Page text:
Chapter 16: Lying to George
"It is being young," he said quietly, picking up his racquet from
the floor and preparing to go. "It is being certain that Lucy
cares for me really. It is that love and youth matter
In silence the two women watched him. His last remark, they knew,
was nonsense, but was he going after it or not? Would not he, the
cad, the charlatan, attempt a more dramatic finish? No. He was
apparently content. He left them, carefully closing the front
door; and when they looked through the hall window, they saw him
go up the drive and begin to climb the slopes of withered fern
behind the house. Their tongues were loosed, and they burst into
"Oh, Lucia--come back here--oh, what an awful man!"
Lucy had no reaction--at least, not yet. "Well, he amuses me,"
she said. "Either I'm mad, or else he is, and I'm inclined to
think it's the latter. One more fuss through with you, Charlotte.
Many thanks. I think, though, that this is the last. My admirer
will hardly trouble me again."
And Miss Bartlett, too, essayed the roguish:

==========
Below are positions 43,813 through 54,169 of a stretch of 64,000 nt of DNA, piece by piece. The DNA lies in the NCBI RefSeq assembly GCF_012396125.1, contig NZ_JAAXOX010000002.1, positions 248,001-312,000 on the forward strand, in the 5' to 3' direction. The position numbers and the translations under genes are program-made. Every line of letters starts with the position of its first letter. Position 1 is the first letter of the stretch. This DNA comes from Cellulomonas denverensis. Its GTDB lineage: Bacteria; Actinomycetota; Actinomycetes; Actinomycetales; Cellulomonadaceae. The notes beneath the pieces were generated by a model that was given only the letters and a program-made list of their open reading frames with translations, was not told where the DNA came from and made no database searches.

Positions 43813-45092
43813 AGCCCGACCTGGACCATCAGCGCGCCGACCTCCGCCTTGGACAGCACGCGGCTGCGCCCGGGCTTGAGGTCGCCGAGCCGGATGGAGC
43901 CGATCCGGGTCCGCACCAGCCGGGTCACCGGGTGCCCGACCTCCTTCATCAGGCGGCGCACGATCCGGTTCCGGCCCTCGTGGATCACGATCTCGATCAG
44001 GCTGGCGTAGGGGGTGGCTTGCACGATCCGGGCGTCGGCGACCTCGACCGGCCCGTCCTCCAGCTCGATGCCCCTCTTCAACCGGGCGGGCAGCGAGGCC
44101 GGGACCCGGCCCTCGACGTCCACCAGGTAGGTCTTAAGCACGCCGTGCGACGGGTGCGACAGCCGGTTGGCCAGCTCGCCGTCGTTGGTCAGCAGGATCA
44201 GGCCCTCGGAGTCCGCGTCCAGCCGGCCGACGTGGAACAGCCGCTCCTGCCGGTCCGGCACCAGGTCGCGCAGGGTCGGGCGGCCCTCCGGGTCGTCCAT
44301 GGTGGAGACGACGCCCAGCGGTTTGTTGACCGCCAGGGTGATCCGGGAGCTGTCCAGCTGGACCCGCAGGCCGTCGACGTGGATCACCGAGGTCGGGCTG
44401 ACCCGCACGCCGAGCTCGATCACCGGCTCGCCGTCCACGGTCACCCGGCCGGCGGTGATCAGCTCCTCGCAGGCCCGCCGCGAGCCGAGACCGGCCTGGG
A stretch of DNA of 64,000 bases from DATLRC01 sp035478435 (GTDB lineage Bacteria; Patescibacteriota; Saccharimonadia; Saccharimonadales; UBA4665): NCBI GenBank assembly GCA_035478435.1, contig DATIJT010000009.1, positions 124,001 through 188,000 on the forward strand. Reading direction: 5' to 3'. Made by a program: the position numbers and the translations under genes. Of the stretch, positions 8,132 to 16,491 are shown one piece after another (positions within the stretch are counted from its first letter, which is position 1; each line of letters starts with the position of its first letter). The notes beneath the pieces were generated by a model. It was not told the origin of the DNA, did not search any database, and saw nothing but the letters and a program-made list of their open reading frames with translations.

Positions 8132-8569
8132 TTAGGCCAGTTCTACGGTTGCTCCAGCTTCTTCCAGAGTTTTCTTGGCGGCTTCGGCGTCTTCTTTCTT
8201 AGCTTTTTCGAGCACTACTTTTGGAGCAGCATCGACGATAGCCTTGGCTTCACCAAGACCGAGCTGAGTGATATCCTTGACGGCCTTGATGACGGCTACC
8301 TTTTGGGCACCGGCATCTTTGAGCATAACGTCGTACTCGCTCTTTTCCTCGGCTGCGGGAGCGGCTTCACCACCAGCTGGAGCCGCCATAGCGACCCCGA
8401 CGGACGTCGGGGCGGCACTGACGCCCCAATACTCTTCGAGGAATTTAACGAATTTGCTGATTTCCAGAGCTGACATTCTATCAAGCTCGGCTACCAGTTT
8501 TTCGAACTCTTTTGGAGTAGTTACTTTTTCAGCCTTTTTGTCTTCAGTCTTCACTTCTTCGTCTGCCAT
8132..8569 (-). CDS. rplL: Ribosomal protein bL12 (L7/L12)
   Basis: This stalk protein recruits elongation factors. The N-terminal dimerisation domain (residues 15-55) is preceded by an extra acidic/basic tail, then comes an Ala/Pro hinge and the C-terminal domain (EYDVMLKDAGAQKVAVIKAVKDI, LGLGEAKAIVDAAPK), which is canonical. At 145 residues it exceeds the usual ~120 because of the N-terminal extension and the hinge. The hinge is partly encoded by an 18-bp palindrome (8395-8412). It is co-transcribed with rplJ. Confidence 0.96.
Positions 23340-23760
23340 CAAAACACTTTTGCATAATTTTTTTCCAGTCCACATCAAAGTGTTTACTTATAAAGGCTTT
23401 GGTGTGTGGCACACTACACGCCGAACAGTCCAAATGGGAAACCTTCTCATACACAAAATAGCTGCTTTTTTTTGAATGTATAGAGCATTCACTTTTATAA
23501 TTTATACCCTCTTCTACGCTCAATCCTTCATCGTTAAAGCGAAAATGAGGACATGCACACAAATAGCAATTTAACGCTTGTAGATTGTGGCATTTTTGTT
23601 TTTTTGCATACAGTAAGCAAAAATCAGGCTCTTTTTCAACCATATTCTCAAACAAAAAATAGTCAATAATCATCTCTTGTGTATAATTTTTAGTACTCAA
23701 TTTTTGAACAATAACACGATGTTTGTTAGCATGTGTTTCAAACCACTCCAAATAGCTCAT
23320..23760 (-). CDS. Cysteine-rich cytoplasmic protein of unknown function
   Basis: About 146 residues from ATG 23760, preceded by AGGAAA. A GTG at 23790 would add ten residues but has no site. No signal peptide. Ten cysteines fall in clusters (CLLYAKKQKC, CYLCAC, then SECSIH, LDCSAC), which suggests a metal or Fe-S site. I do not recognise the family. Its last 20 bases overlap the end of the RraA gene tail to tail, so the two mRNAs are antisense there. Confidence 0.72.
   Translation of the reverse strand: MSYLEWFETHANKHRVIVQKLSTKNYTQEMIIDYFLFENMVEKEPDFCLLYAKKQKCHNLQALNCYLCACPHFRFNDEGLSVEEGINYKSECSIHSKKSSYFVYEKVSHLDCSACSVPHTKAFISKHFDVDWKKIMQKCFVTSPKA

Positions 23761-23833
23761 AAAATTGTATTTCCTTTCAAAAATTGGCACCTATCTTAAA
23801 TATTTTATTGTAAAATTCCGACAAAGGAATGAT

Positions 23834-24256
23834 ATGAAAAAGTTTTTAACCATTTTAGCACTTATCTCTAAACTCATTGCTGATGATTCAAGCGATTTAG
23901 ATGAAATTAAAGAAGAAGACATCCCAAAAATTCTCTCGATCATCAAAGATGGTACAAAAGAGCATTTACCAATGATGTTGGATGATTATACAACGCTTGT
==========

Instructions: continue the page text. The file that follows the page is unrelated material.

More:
"Well, it isn't every one who could boast such a conquest,
dearest, is it? Oh, one oughtn't to laugh, really. It might have
been very serious. But you were so sensible and brave--so unlike
the girls of my day."
"Let's go down to them."
But, once in the open air, she paused. Some emotion--pity,
terror, love, but the emotion was strong--seized her, and she was
aware of autumn. Summer was ending, and the evening brought her
odours of decay, the more pathetic because they were reminiscent
of spring. That something or other mattered intellectually? A
leaf, violently agitated, danced past her, while other leaves lay
motionless. That the earth was hastening to re-enter darkness,
and the shadows of those trees over Windy Corner?
"Hullo, Lucy! There's still light enough for another set, if you